Thirty Days of Caemon–Day Sixteen: The Symbols He Left

Today, we have another guest blogger, Ali, a friend and former colleague with a beautiful voice and a message I think many of you will identify with. 

This morning I shuffled to the kitchen with my toddler straddling my hip.  I mechanically grabbed a bag of bagels and was about to drop one in the toaster when he grunted and pointed, indicating that he wanted to do it himself.  He clumsily wrestled each half in the slots, pushed down the lever until it clicked, and then peered eagerly inside the toaster to watch the coils heat up.  He waved his hand over the top and told me, “ah” (hot).  When I began to walk away, and he grunted more urgently, letting me know that he intended to watch the entire toasting process from start to finish.

Remembering that it was snack-sharing day at my daughter’s school, I rummaged through the pantry and pulled down the air popper from the top shelf.   My son’s eyes lit up as I carried it to the counter.  They said, “What is this marvelous thing you’ve been hiding in there?”  We carefully poured in the kernels, and he gazed through the plastic top as they began to swirl around and around.  I could feel my own excitement begin to swell despite myself, as I anticipated his reaction.  And then the first one popped and flung itself from the machine into the bowl.  “Pah!” he shouted, grinning like a maniac.  “Yes, pop!” I told him.  We watched the bowl fill, never taking our eyes off the magical appliance.

Like many of the mothers who deeply felt his loss, I didn’t know Caemon.  I met him once when he was a baby, long before his illness would draw me into a meaningful friendship with his mother.  Despite my not being a person in his life, I have felt that I know him through the stories and photographs that have both broken and lit up my heart.  It is the eccentricities of children that always enchant me far more than their cute faces and other more obvious perfections.  Caemon’s love of appliances, his personal relationship to inanimate objects, is one of my favorite things about this boy I never met.  I will never tire of hearing about the way he danced with, cradled, nursed to health, gave names to, and befriended appliances at home, and then later in the hospital.  I loved seeing the way his mothers embraced this charming, quirky passion he had and how well they understood the deeper needs he was communicating through these “relationships” he formed.  Undoubtedly, his initial love affair was sparked by the inborn curiosity that children arrive with, (and that we often lose, sadly, in adulthood) and the simple magic they find in the flipping switches and the setting of things motion.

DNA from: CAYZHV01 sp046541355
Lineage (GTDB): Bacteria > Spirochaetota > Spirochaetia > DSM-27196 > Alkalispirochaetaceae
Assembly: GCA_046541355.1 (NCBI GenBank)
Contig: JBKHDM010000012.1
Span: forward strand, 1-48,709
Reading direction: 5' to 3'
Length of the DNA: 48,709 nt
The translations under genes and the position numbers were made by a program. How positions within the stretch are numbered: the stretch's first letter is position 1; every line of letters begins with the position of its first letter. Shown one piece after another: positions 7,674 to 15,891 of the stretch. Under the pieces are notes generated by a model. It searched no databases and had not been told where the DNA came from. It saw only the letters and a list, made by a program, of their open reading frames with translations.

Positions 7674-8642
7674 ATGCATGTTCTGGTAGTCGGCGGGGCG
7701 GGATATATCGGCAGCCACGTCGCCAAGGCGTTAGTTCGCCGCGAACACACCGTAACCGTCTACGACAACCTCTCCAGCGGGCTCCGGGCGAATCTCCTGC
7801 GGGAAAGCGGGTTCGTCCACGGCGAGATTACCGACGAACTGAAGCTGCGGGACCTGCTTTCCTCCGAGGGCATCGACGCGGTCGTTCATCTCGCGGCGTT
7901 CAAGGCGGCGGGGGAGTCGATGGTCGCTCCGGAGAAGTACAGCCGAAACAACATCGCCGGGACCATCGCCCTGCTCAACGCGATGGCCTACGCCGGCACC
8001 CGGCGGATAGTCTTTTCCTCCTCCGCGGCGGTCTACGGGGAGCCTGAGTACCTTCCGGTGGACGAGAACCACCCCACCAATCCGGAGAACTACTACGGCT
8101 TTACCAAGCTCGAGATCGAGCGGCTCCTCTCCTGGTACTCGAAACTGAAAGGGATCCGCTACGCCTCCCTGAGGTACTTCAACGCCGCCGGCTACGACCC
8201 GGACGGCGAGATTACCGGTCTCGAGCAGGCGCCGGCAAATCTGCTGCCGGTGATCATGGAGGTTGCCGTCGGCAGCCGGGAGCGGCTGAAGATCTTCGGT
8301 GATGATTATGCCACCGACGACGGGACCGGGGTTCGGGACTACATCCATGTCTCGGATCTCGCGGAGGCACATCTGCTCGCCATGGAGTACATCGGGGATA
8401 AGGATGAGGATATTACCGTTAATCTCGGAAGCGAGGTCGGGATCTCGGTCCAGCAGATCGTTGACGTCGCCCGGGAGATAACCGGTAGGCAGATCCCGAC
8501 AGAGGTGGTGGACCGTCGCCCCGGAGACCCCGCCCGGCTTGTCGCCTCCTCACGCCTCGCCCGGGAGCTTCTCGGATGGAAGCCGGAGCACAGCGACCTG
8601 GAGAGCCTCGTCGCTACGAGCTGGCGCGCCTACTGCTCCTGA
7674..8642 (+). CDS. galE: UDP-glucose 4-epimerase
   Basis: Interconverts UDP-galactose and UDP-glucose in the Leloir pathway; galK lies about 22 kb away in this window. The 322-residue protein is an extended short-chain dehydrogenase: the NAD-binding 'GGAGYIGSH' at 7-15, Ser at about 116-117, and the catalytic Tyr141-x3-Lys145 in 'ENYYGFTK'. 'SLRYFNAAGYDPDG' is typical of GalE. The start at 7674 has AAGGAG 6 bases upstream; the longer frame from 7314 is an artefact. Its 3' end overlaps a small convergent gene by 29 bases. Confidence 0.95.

This morning, as I watched my son’s eyes fixate on the red hot coils of the toaster and the whirring of the popcorn maker, I realized how actually “unquirky” Caemon’s  attraction to household appliances really was.  I found myself thinking, “Yes, Caemon and August!  There is magic and mystery and even a bit of power in these appliances.  There is wonder in the world.  There is wonder right in your kitchen pantry if you just pause long enough to let it in.”